Welch has been designing furniture for the past four years. She began selling it on her Etsy.com site, Salt Creek Farmhouse, in October 2015. Etsy.com is a website where independent makers can sell handcrafted, vintage or custom items.
The furniture-making began when Welch and her husband, Nolan, built a spacious farmhouse for their young family on an acreage on Little Salt Road.
“It all came about now that we had a bigger house than before and didn’t have enough furniture to fill it,” she said.
Piecing together ideas and design concepts from pictures of furniture she’d seen, Welch came up with her first coffee table.
With a little guidance from her husband, who is an electrician and an all-around handy guy, Welch built the table herself.
“It came out awesome,” she said. “I got the itch to design another.”
Welch made more furniture for their home and soon word got out. She started selling a few pieces around the community, which eventually led to Salt Creek Farmhouse, her furniture business.
Welch used every spare minute she had to build the furniture. But it was becoming harder and harder for her to carve out the time needed.
“I still did most of it myself,” she said.
After about a year, Welch reluctantly advertised for help. She contracted with four carpenters who made the furniture in their own shops or homes.
“I brought materials to them, and I still did all the finishing,” she said.
Orders continued to increase until Welch no longer had time to paint or stain her creations. She farmed that work out to her carpenters, too.
Eventually, they could not keep up with the number of orders Welch was receiving.
“That’s when I bit the bullet and took a loan and built a workshop on my property,” she said.
Only one of the original carpenters was able to continue working in the new shop, so Welch hired three new guys.
Things have continued to grow for the furniture end of Welch’s entrepreneurial ventures. She’s added another carpenter, making a total of three full-time and two part-time employees who crank out coffee tables, console tables and dining room tables, along with large wooden wall clocks, which amount to about one-third of the total orders.
“On average we ship about 10 to 12 tables a week,” said Welch.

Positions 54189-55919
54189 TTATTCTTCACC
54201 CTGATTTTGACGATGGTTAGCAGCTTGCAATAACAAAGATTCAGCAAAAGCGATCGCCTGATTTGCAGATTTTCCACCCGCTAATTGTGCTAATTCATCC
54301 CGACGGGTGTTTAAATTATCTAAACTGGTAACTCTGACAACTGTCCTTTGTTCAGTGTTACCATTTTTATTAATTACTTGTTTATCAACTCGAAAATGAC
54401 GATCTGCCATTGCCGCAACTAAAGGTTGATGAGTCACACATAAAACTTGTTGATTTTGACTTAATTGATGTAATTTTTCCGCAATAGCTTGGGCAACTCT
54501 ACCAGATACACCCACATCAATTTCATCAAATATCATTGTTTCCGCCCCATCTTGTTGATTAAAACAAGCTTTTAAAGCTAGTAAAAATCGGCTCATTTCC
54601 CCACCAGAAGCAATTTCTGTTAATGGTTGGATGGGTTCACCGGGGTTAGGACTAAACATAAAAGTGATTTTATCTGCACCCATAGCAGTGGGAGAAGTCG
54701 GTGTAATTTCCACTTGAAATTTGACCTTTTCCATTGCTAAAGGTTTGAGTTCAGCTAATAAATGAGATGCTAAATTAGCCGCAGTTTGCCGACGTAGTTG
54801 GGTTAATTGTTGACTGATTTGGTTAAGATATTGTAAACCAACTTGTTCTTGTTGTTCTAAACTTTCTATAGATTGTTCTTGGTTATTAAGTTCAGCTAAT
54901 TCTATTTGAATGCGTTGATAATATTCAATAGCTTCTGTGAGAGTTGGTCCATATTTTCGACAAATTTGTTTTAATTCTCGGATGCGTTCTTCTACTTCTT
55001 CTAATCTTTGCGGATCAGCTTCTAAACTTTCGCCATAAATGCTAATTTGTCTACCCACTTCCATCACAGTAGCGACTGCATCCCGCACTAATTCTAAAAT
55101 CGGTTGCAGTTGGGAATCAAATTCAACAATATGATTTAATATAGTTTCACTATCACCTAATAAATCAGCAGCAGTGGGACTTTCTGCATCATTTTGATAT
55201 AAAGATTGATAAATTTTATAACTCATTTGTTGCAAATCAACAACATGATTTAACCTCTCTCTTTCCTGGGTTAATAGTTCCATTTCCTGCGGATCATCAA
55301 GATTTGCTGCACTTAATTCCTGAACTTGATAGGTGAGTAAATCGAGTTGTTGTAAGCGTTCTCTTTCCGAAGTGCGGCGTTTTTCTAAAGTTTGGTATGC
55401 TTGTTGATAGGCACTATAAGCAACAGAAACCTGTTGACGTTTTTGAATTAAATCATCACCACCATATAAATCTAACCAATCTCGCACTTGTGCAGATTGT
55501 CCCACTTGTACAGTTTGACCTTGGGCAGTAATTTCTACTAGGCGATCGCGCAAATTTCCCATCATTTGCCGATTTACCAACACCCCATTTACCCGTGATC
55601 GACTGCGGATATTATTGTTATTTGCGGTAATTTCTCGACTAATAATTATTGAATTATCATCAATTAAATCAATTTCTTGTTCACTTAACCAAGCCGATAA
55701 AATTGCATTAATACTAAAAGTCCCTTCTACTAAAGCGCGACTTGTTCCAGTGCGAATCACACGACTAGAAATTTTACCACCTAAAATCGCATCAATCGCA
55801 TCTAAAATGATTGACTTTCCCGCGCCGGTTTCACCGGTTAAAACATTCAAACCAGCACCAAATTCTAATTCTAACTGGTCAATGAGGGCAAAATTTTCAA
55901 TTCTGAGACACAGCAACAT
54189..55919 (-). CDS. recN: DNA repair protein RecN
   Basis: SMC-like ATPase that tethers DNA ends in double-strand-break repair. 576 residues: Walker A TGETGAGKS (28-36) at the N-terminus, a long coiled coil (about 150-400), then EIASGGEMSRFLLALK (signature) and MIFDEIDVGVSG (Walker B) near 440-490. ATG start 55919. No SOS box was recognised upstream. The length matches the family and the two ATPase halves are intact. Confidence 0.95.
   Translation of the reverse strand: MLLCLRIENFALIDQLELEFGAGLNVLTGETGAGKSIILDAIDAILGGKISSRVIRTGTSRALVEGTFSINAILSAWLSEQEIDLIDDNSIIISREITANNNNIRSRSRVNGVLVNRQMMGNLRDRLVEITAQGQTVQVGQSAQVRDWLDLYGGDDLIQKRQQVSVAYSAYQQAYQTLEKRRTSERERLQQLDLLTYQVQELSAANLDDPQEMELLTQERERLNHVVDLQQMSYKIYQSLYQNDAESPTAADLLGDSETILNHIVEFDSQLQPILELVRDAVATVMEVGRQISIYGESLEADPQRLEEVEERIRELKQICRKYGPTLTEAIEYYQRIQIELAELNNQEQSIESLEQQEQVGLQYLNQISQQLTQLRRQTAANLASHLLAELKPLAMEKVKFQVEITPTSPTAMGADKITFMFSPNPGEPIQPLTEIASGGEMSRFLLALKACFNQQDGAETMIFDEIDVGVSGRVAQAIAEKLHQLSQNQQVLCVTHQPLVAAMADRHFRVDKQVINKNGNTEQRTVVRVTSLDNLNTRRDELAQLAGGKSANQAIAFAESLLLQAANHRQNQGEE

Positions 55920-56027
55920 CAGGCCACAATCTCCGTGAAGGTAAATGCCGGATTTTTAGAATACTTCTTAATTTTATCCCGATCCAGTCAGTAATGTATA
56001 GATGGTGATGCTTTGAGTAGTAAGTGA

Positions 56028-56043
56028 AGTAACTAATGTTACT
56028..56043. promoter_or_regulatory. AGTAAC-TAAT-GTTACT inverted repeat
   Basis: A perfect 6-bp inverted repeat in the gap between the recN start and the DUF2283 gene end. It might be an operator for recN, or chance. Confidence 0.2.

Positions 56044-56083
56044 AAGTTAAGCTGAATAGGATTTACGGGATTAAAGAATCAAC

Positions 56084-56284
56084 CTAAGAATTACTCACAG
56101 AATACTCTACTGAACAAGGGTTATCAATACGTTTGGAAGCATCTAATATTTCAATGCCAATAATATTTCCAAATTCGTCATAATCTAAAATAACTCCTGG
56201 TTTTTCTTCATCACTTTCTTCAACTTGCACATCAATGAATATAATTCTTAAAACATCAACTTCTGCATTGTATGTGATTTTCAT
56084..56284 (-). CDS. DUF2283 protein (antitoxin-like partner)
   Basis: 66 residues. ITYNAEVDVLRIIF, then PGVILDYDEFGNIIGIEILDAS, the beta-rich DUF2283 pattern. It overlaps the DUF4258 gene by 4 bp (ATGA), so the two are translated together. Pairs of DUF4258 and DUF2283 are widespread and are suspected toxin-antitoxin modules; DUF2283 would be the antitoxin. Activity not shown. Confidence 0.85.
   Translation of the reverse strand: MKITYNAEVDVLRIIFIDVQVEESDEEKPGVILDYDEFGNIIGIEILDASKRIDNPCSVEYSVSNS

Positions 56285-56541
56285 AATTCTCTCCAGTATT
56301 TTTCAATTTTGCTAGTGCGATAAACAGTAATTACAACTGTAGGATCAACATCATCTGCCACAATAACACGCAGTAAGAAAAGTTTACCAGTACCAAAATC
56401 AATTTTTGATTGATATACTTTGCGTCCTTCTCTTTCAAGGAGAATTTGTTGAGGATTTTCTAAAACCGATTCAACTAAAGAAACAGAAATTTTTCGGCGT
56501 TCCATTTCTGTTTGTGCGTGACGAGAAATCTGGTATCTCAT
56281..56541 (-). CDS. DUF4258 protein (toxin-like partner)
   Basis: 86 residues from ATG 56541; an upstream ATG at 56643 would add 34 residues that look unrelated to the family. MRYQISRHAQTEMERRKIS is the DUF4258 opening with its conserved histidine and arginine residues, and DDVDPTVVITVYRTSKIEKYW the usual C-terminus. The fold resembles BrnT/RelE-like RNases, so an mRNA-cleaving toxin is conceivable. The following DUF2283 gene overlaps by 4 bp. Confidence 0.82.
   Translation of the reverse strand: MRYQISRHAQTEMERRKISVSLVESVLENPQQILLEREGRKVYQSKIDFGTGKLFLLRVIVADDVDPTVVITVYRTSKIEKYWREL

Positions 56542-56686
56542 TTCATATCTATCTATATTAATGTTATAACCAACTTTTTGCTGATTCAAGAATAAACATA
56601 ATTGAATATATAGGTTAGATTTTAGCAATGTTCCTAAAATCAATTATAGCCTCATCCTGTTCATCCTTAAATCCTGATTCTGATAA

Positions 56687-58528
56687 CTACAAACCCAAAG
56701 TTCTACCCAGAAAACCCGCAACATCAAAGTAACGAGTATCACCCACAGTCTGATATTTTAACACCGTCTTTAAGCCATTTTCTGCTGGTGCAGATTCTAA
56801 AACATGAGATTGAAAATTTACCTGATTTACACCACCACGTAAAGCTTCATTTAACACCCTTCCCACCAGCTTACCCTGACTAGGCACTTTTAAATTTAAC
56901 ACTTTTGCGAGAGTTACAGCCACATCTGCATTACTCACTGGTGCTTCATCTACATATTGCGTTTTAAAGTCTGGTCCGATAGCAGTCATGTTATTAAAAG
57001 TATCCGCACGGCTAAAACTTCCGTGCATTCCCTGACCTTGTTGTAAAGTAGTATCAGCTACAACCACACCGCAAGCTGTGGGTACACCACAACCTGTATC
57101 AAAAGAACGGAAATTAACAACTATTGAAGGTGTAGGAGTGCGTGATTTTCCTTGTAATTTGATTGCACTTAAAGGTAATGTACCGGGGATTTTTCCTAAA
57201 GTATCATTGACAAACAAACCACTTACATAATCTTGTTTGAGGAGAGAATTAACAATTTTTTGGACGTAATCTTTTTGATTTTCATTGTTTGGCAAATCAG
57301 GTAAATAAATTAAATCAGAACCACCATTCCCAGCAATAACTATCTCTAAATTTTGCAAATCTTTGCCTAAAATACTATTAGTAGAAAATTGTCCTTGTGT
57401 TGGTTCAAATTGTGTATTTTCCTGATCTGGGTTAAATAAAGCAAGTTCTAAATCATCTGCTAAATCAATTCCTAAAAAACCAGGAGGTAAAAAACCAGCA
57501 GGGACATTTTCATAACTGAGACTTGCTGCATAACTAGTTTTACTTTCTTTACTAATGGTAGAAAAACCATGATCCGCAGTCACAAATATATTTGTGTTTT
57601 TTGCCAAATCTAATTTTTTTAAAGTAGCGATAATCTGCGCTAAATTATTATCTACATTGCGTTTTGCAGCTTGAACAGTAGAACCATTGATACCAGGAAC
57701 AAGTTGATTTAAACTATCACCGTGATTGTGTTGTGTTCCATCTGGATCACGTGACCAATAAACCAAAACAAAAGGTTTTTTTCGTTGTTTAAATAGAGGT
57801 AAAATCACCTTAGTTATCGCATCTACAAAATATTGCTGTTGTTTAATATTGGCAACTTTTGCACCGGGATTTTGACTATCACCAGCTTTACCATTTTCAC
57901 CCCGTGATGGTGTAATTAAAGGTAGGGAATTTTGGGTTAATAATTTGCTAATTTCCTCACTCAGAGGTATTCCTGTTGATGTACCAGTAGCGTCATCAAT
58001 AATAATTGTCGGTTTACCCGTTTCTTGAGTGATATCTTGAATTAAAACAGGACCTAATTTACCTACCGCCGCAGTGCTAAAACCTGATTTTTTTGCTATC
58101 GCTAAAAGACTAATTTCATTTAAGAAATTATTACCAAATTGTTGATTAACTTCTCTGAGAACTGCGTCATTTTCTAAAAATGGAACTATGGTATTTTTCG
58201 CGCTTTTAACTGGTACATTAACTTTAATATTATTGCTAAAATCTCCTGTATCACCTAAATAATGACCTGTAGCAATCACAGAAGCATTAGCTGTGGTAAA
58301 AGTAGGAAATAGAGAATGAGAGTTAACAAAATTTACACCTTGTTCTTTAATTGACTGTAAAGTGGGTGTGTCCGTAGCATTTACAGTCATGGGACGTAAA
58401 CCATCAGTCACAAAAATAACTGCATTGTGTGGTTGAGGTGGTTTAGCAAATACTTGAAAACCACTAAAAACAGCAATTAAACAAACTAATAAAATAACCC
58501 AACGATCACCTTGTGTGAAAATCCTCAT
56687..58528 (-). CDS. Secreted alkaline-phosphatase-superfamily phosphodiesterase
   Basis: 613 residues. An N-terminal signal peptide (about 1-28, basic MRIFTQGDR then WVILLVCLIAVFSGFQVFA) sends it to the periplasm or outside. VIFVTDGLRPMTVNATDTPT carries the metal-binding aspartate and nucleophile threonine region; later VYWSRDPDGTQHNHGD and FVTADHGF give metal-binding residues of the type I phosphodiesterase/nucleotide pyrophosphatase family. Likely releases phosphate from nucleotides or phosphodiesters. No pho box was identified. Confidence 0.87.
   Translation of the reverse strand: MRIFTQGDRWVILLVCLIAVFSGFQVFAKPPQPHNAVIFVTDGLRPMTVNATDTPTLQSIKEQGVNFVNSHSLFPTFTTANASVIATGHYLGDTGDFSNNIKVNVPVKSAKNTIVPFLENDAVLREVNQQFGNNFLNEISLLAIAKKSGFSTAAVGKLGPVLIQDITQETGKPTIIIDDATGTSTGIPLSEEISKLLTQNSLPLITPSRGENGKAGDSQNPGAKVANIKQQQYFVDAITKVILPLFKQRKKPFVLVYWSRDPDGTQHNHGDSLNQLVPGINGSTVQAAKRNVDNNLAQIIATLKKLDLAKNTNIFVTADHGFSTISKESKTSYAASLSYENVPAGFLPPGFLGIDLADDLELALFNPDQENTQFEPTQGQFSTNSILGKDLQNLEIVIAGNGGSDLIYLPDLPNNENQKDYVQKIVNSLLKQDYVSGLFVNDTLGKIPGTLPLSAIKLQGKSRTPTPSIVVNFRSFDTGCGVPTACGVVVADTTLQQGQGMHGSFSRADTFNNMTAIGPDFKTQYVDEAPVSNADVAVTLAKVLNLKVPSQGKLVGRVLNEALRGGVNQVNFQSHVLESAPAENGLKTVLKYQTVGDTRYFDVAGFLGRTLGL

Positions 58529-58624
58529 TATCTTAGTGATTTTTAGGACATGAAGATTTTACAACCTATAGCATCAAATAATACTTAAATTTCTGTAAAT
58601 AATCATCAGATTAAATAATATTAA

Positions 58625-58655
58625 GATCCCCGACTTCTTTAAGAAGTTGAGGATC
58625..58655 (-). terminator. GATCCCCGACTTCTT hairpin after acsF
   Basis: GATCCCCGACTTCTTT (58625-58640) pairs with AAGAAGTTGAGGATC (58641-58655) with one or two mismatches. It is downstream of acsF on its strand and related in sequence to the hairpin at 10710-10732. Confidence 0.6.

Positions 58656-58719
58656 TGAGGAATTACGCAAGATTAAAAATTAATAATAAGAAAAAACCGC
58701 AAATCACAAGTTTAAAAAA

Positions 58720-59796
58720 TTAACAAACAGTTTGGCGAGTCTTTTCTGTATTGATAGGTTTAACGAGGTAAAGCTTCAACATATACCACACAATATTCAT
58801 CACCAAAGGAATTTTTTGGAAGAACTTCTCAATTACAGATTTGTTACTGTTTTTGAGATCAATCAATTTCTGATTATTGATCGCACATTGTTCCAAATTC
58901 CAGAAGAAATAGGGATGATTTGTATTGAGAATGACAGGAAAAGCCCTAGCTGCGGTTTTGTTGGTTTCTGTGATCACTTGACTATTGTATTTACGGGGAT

Now they are outgrowing the shop on Little Salt Road. Online furniture orders are up and the Mercantile is bringing in even more customers. The carpenters are also building small pieces for the new store, including cutting boards and candle sticks.
“Our order for wood doubled what it was last year, but the shop is the same size,” said Welch.
As a result, Welch is looking to build a new shop in the next few months.
“It will be three times the size of the current one, in town somewhere,” she said.
Welch plans keep her carpenters busy with the designs she continues to dream up.
“I have a sketch book full of new designs for furniture, clocks and other home décor items,” she said.
The harvest coffee table, her first design, continues to be the best seller in their furniture line.
“It goes well with the farmhouse look that’s so popular with a lot of different styles,” Welch said.
The bulk of the furniture sales are through Etsy, Welch said. They’ve shipped all over the country and even overseas.
“We sent a living room set to Germany earlier in the year,” she said.
Salt Creek Mercantile is open Tuesday, Wednesday and Thursday from 10 a.m. to 6 p.m. and Friday and Saturday from 10 a.m. to 7 p.m. Welch has purposely kept her store open a bit longer than most downtown shops to allow people the chance to pop in after work or as they’re on their way out for a weekend night on the town.
Welch loves being in the downtown area with all of the other shops and eateries.
“I wanted to be downtown, on the brick,” she said. “I wanted to be where the foot traffic is.”
Welch also loves it when her oldest daughters, Lucy and Olive, can walk to the store after school on the days she works. They are there until Nolan picks them up before getting their youngest daughter, Winnie, from day care.
“That’s kind of adorable,” she said.